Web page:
Ubiquitous Language (UL)

Ubiquitous Language (UL)

I have been interacting with clients for years and each client in their respective industry is always a learning curve. It would be an insult to your client if you assume you understand their industry as well as they do, they are running the business while you are simply there to facilitate automation based on their existing knowledge.

As Software Developers we must never forget that our clients are not interested in our software, the language its written in or which patterns & principles we used. They are interested in what it can do for them and which problems it solves within their respective business domain.

The problem is always translating the business domain to the code domain in an effective manner and understanding what your client is talking about.

Enter the Ubiquitous Language (UL)…

Ubiquitous Language is the term Eric Evans uses in Domain Driven Design for the practice of building up a common, rigorous language between developers and users.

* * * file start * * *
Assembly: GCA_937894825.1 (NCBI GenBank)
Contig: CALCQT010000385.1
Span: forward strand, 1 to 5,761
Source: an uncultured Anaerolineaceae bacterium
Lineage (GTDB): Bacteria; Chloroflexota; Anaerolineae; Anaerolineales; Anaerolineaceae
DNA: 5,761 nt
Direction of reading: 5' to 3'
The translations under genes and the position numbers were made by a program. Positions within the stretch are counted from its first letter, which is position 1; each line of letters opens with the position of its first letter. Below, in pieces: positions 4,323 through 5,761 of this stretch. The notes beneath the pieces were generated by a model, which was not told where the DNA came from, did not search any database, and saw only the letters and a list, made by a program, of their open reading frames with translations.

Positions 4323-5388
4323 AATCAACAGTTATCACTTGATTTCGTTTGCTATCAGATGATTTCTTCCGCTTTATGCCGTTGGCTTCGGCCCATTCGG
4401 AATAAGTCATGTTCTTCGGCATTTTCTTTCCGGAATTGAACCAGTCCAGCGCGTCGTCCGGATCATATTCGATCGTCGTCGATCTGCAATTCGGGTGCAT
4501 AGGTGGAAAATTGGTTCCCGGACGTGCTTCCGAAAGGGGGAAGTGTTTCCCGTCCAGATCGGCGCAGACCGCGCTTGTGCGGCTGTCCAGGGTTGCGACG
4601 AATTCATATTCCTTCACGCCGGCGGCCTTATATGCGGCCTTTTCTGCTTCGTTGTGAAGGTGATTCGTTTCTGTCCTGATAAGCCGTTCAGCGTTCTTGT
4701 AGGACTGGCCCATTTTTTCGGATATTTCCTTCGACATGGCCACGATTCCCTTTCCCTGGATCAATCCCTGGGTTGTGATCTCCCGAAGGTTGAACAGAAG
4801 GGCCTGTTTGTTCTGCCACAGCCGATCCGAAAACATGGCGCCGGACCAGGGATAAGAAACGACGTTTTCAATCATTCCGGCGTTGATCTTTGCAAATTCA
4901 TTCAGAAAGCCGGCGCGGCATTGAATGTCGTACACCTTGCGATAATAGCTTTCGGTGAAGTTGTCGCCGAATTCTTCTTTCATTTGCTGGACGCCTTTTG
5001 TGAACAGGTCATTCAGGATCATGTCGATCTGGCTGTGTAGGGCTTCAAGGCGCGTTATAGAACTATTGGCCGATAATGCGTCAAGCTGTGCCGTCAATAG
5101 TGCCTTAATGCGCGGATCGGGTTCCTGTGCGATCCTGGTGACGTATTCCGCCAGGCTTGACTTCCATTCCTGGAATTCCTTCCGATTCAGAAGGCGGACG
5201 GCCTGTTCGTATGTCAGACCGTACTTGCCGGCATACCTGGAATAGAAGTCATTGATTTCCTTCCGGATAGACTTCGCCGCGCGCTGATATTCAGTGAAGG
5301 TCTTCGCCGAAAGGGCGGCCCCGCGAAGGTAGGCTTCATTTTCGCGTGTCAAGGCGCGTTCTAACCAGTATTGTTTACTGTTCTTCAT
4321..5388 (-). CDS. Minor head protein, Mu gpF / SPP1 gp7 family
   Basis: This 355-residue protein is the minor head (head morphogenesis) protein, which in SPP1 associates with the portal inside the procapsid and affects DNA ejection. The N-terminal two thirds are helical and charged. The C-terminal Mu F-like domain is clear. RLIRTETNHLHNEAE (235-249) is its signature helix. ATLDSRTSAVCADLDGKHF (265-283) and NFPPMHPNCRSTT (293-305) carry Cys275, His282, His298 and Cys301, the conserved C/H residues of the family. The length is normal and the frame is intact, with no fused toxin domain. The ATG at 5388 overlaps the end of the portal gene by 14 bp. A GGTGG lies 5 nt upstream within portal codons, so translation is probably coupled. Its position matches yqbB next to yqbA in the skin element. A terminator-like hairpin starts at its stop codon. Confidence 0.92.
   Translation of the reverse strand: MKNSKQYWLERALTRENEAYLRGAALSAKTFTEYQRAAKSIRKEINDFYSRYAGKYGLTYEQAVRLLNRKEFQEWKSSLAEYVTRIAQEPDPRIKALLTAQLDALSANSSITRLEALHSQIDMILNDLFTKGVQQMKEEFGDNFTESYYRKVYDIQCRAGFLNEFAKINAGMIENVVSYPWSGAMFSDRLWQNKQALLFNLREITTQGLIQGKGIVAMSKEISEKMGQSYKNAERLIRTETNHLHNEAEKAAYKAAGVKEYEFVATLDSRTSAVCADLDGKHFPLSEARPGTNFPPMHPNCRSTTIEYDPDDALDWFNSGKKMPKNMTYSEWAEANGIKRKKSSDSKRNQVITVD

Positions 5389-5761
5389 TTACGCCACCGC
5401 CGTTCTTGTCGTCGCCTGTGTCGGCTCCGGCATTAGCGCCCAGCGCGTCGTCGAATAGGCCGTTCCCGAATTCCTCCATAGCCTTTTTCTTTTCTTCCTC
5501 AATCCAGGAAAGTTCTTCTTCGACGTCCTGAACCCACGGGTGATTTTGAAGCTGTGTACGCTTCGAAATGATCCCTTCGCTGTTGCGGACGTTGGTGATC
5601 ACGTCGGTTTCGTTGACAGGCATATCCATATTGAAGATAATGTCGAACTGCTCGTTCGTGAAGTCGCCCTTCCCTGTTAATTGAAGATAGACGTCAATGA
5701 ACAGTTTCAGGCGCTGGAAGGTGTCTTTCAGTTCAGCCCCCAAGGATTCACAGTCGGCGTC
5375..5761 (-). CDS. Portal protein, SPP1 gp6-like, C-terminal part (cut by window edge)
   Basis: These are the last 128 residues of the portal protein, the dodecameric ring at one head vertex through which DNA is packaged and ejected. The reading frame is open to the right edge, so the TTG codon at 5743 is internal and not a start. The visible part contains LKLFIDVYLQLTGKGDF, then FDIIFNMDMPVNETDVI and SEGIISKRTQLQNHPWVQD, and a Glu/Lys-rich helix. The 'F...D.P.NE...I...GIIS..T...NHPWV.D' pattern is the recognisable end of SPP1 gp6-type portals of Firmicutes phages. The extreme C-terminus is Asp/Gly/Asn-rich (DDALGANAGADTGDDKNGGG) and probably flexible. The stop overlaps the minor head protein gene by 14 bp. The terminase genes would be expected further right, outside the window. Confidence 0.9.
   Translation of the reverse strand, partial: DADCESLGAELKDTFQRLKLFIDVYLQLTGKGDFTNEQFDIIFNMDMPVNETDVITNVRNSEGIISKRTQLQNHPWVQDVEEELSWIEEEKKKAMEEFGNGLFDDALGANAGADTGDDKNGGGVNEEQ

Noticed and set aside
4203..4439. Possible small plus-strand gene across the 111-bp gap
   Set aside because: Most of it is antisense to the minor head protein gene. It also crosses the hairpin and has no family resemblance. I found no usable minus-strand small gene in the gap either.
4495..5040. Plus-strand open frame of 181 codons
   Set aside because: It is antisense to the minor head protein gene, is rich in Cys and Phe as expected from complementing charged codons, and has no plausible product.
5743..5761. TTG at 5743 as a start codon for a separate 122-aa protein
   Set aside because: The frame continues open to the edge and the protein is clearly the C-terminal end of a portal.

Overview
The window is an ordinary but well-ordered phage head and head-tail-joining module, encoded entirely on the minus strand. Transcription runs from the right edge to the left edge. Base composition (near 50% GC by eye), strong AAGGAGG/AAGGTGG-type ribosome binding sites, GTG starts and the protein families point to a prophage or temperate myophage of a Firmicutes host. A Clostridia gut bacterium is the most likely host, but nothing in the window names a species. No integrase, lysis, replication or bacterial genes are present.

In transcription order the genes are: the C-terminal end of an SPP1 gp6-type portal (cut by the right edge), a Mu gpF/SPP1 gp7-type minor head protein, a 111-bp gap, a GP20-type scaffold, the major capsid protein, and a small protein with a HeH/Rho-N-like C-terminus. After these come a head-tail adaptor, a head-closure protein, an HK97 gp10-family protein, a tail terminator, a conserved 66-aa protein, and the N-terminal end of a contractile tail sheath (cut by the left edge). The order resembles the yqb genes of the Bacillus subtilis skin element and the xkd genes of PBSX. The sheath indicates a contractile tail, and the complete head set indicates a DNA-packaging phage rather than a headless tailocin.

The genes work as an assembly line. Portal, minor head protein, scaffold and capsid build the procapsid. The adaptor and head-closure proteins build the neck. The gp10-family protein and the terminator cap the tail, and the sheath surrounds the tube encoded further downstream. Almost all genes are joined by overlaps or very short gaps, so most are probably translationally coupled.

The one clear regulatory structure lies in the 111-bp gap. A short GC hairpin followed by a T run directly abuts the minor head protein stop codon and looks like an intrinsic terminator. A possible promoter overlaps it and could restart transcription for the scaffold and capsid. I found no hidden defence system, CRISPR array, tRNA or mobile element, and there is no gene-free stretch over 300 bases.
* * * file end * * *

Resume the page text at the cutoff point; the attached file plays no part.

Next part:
This is a common and business orientated language; the primary goal of the language is to mitigate misunderstandings and bad assumptions. Concretely the Ubiquitous Language (UL) is a vocabulary of domain-specific terms sharer by all parties involved in the project.

Domain specific terms translate the business domain to the code domain.

“A simple definition of a ubiquitous language is to come up with terms that’ll be commonly used when discussing a particular subdomain.” – Steve Smith

This includes but is not limited to nouns, verbs, adjectives, idiomatic expressions and even adverbs. Once defined the language should be used in all forms of written and spoken communication thus becoming the universal language of the business.

In other words a common terminology helps making sense of the user requirements and maintenance of the software. This UL is not static and is continuously updated and refined as the project matures.

It would be advisable to add an “APPENDIX x, Ubiquitous Language” to your specification document or the client’s collaborations tool, such as their wiki or intranet.